dropoff_location_id    | integer                     |       | Location ID where the meter was disengaged                                                                                                
 passenger_count        | integer                     |       | Number of passengers in the vehicle (driver entered)                                                                                      
 trip_distance          | double                      |       | Elapsed trip distance in miles reported by the meter                                                                                      
 ratecode_id            | integer                     |       | Final rate code in effect when the trip ended; 1=Standard Rate; 2=JFK; 3=Newark; 4=Nassau or Westchester; 5=Negotiated fare; 6=Group ride 
 payment_type           | integer                     |       | How the passgener paid; 1=Credit card; 2=Cash; 3=No charge; 4=Dispute; 5=Unknown; 6=Voided trip                                           
 total_amount           | double                      |       | Total amount charged to passengers; cash tips not included                                                                                
 fare_amount            | double                      |       | Time-and-distance fare in USD calculated by the meter                                                                                     
 tip_amount             | double                      |       | Tip amount; automatically populated for credit card tips; cash tips not included                                                          
 tolls_amount           | double                      |       | Total amount of all tolls paid in trip                                                                                                    
 mta_tax                | double                      |       | MTA tax automatically triggered based on the metered rate in use; $0.50                                                                   
 improvement_surcharge  | double                      |       | Improvement surcharge assessed trips at the flag drop; $0.30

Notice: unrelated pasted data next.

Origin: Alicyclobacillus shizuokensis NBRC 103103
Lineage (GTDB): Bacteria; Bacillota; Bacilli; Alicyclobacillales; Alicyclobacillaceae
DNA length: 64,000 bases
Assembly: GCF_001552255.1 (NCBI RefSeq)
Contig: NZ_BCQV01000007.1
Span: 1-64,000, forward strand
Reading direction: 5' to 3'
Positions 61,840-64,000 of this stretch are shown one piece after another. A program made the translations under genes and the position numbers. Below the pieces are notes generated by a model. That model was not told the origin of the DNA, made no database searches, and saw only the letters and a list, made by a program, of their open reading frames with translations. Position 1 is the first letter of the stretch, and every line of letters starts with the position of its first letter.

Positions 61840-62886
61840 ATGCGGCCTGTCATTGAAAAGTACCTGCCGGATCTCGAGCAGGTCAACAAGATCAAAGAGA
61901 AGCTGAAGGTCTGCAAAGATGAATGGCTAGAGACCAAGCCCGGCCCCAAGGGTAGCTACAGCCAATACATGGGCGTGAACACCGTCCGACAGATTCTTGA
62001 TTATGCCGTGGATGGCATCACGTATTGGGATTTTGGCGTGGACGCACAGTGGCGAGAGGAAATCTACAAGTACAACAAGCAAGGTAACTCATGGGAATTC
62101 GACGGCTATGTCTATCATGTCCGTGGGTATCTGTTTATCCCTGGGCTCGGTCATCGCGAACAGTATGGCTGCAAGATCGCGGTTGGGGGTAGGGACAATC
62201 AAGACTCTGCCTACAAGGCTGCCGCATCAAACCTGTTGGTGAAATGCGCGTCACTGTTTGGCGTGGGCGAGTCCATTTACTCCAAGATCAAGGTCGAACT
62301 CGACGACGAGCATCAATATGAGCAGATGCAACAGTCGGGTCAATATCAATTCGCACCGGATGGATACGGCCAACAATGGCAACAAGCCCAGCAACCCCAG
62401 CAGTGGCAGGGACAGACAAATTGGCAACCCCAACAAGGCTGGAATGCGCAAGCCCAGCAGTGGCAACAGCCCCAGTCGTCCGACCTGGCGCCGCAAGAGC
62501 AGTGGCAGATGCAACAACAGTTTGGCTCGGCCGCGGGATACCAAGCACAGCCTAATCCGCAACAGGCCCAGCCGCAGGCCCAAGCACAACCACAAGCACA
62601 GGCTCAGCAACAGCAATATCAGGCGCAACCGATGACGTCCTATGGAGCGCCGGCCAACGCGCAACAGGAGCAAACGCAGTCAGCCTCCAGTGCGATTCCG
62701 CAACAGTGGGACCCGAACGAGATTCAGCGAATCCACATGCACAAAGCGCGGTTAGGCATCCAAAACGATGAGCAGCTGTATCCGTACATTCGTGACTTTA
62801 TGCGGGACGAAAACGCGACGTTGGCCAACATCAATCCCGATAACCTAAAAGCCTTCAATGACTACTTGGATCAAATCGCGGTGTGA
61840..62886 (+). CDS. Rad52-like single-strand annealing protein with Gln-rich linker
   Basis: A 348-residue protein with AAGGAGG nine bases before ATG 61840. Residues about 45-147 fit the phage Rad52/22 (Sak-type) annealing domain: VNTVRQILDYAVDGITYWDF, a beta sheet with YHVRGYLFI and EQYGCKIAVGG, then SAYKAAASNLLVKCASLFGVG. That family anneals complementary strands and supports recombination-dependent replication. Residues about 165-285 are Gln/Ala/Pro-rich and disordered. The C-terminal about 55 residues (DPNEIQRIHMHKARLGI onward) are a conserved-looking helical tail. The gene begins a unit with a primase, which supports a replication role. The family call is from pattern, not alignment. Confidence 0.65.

congestion_surcharge   | double                      |       | Congestion surcharge                                                                                                                      
 airport_fee            | double                      |       | Airport fee                                                                                                                               
 extra_surcharges       | double                      |       | Misc. extras and surcharges; $0.50 and $1.00 rush hour and overnight charges                                                              
 store_and_forward_flag | varchar                     |       | Whether the trip record was held in vehicle memory; Y(es)/N(o)                                                                            
(19 rows)

2. Insert and inspect rows

Next, insert the records for Feb 2019.

In Tabular, the raw parquet data is available as the examples.raw_nyc_taxi_yellow table, partitioned by month:

INSERT INTO nyc_taxi_yellow
SELECT
    s.VendorID,
    s.tpep_pickup_datetime,
    s.PULocationID,
    s.tpep_dropoff_datetime,
    s.DOLocationID,
    s.passenger_count,
    s.trip_distance,
    s.RatecodeID,
    s.payment_type,
    s.total_amount,
    s.fare_amount,
    s.tip_amount,
    s.tolls_amount,
    s.mta_tax,
    s.improvement_surcharge,
    s.congestion_surcharge,
    s.airport_fee,
    s.extra,
    s.store_and_fwd_flag
FROM examples.raw_nyc_taxi_yellow s
WHERE month = '2019_02'

To view the newly inserted data, run a SELECT query. Don’t forget to use LIMIT to select just a few rows:

SELECT * FROM nyc_taxi_yellow LIMIT 10
 vendor_id |          pickup_time           | pickup_location_id |          dropoff_time          | dropoff_location_id | passenger_count | ... 
-----------+--------------------------------+--------------------+--------------------------------+---------------------+-----------------+-----
         2 | 2038-02-17 20:36:24.000000 UTC |                263 | 2038-02-17 20:39:22.000000 UTC |                 262 |               1 | ... 
         2 | 2038-02-17 21:46:29.000000 UTC |                249 | 2038-02-17 21:53:20.000000 UTC |                 114 |               1 | ... 
         2 | 2038-02-17 21:55:54.000000 UTC |                113 | 2038-02-18 21:13:21.000000 UTC |                 239 |               1 | ... 
         2 | 2019-08-17 21:17:29.000000 UTC |                230 | 2019-08-17 22:06:20.000000 UTC |                 265 |               1 | ... 
         2 | 2019-09-29 13:54:19.000000 UTC |                132 | 2019-09-29 14:09:04.000000 UTC |                 205 |               1 | ... 
         2 | 2019-08-03 14:20:58.000000 UTC |                100 | 2019-08-03 14:29:01.000000 UTC |                 233 |               6 | ...